Dec. 31- For many Syrians, both inside the country and in refugee camps abroad, 2013 was a devastating year that many are happy to see gone while keeping hopeful peace in the new year. Mana Rabiee reports.
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For the Syrian town of Atareb, near Aleppo, 2013 was a bad year.
Many here are happy to see it gone.
Like much of this country beleaguered by civil war, people are considering what the New Year might bring.
They hope it will be peace
(SOUNDBITE) (Arabic) BAKERY WORKER, HUSAM AKOUS, SAYING:
"We hope this revolution will end with success. God willing everything will go back to normal at the end of this revolution."
(SOUNDBITE) (Arabic) LOCAL RESIDENT, ABU AYHAM, SAYING:
"Hopefully all those in the refugee camps, in Homs and elsewhere, will be able to return, especially those who are suffering in the cold weather."
He means camps like this one -- in neighboring Jordan where some 600,000 Syrians have taken refuge from the 2 ½ year-long war.
(SOUNDBITE) (Arabic) ABU MAHER, SYRIAN REFUGEE SAYING:
"We hope that in 2014 we will be able to return to our country, our homes, our families…Jordan was generous to us, they are also our family and our people, but people always prefer their homes."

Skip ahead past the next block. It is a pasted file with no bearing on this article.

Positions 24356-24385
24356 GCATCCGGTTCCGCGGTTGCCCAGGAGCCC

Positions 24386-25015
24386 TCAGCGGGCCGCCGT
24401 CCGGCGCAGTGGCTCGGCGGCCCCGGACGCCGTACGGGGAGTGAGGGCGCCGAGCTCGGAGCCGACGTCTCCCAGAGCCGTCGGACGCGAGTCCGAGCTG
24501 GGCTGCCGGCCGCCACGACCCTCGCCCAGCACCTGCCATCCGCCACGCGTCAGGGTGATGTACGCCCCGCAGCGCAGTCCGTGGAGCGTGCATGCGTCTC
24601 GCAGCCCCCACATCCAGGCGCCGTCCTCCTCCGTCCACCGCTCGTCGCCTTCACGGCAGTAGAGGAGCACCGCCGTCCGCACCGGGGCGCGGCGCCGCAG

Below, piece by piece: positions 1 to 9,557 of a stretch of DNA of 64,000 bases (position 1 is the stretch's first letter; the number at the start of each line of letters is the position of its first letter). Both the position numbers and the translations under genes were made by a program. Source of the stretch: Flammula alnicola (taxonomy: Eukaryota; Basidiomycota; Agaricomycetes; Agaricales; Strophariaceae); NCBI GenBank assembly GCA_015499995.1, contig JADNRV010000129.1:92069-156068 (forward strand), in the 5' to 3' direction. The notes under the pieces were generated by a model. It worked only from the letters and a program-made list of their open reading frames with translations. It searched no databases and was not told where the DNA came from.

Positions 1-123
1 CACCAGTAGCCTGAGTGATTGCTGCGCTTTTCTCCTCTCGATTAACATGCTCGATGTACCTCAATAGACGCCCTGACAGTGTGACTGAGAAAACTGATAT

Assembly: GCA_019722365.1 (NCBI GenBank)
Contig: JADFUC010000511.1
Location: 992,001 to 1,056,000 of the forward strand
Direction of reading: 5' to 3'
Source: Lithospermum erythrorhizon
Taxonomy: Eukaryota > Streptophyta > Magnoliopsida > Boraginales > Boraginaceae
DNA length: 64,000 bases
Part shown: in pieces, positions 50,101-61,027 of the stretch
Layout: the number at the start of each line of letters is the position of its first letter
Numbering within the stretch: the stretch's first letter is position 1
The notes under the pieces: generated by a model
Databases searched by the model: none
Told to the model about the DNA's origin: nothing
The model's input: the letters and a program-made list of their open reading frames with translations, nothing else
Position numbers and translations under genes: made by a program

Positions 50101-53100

For rebels fighting President Bashar al-Assad, this is 'home'.
In an increasingly sectarian war, some rebels hope 2014 will ring in an Islamist state.
(SOUNDBITE) (Arabic) ISLAMIC REBEL FORCES MEMBER, ABUL HUDA, SAYING:
"We pray that God responds to our hopes in 2014…We pray that God helps the rebel forces who are facing this regime in order to create an Islamic state."
Hopes for peace but, as the year came to an end, another bleak milestone in the war was announced.
An anti-Assad monitoring group said on Tuesday the number of people killed in the conflict surpassed 130,000.
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